The S&P 500 Index (SNPINDEX:^GSPC) was on track to close higher for most of the trading session on Friday. But a last-hour sell-off left the index at breakeven for the day, with about 270 stocks moving higher, and 233 that closed down or even.
Today’s biggest gainer was General Electric (NYSE:GE), up almost 6% on several positive pieces of news, including word that the Boeing (NYSE:BA) 737 MAX (which features engines made by GE) was deemed safe by European regulators.
Oil stocks were by and large today’s worst performers. The Energy Select Sector SPDR ETF (NYSEMKT:XLE), which tracks the oil and gas stocks in the S&P 500, fell 2.4%. Schlumberger (NYSE:SLB) was one of the worst of the group, falling 8.8% after reporting a loss in the third quarter, while shares of fellow oil services giant Halliburton (NYSE:HAL) fell 6.3%, too. All told, 15 of today’s 20 worst S&P performers operate in the oil patch.
Boeing’s good news signals GE investors that things are looking up
Beleaguered aerospace giant Boeing has finally started to get some good news after a brutal year and change. European regulators are taking the final steps to declare the 737 MAX narrow-body passenger jet airworthy next month, giving it the go-ahead to return to commercial operations. Boeing shares gained about 2.5% on the day following the news, while shares of GE gained more than 6%.
GE’s move higher was partly related to the good news that the 737 MAX, which features two GE-made turbine engines, is returning to operation in Europe. But it was also a reaction to multiple analyst upgrades and updates on GE stock, along with word that Sudan has signed a deal to deploy “up to” 470 megawatts of GE mobile gas turbine generators, worth upward of $3 billion for the industrial conglomerate.
Both the Sudan deal and 737 MAX news are positives for GE, but neither are likely to substantively boost its bottom line anytime soon.
Another bad day in the oil patch
2020 continues to be brutal for the oil industry. Oil prices fell slightly today, but the bigger news affecting the industry is the climb in coronavirus cases around the world, potentially putting the oil recovery at risk of going backwards. More than 20 U.S. states are reporting increased cases, as are a number of European countries that had been trending lower over much of the summer.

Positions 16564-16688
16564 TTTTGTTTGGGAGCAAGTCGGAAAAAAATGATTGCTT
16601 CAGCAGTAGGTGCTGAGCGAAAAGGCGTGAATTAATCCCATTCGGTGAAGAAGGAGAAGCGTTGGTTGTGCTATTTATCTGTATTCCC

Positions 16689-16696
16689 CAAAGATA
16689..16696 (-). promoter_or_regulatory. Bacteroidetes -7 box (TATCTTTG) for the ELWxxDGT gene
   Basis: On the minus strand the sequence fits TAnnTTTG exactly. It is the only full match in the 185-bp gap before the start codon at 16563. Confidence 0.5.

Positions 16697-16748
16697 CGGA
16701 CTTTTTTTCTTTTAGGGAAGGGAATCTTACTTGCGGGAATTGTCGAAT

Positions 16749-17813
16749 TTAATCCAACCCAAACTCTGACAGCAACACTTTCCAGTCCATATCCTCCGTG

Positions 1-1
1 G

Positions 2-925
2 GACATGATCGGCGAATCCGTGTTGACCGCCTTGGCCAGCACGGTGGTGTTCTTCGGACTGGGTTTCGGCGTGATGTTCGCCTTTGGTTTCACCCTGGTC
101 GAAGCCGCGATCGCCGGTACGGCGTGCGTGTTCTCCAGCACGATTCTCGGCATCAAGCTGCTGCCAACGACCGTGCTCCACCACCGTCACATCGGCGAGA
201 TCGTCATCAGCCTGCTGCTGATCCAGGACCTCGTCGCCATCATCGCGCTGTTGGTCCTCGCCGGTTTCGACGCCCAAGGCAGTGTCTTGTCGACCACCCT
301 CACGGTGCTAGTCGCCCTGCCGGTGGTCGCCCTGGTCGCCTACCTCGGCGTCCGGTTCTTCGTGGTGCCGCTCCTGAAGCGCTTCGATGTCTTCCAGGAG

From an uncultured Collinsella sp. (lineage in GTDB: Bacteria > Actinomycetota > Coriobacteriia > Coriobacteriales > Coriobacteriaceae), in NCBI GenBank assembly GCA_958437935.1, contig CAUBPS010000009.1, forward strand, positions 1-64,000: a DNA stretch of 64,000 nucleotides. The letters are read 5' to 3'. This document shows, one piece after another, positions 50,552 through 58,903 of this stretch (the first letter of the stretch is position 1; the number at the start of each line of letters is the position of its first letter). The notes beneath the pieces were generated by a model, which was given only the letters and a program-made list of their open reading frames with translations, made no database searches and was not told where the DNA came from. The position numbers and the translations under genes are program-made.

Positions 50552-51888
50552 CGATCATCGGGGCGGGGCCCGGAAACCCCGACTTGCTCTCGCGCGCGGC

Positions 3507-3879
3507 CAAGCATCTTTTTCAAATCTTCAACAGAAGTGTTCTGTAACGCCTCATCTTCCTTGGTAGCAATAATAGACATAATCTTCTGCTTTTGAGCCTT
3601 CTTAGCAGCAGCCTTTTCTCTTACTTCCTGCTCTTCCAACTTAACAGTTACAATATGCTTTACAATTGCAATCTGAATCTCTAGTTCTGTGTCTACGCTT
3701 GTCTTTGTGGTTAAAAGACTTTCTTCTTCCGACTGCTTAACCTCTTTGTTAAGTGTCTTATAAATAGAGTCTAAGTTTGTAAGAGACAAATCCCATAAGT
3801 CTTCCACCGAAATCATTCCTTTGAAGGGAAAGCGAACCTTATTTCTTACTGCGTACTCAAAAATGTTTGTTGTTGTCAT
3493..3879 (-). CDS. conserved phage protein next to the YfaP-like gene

It’s a growing threat to the recovery of oil demand, which still has global consumption down close to 10% below 2019 levels. On top of this is the challenge from petroleum states in the OPEC+ group that have started to ease production limits, and could do so again in the near future. Libya, which has been exempt from the output limitations, has increased its oil production by 500,000 barrels per day over the past month, while U.S. producers put another 12 oil drilling rigs back in operation last week.
In response to the growing pressure on both demand and supply, a number of U.S. oil producer stocks fell today, including Devon Energy, Occidental Petroleum, Marathon Oil, and Diamondback Energy, all down between 4% and 5%.
Next week, consumer-focused companies including Procter & Gamble, Netflix, Verizon Communications, and Coca-Cola will report quarterly earnings, adding a little more insight into the state of the economy, and what their management expects to see in the months ahead.
Whatever the outcome of their reports, volatility tends to ramp up during earnings season. So it’s time to buckle up and remember to stay focused on the bigger picture, and not get too distracted by the daily noise, or the churn-and-burn news cycle chasing the next big headline. Tune back in here for a closer look once your favorite companies report their results.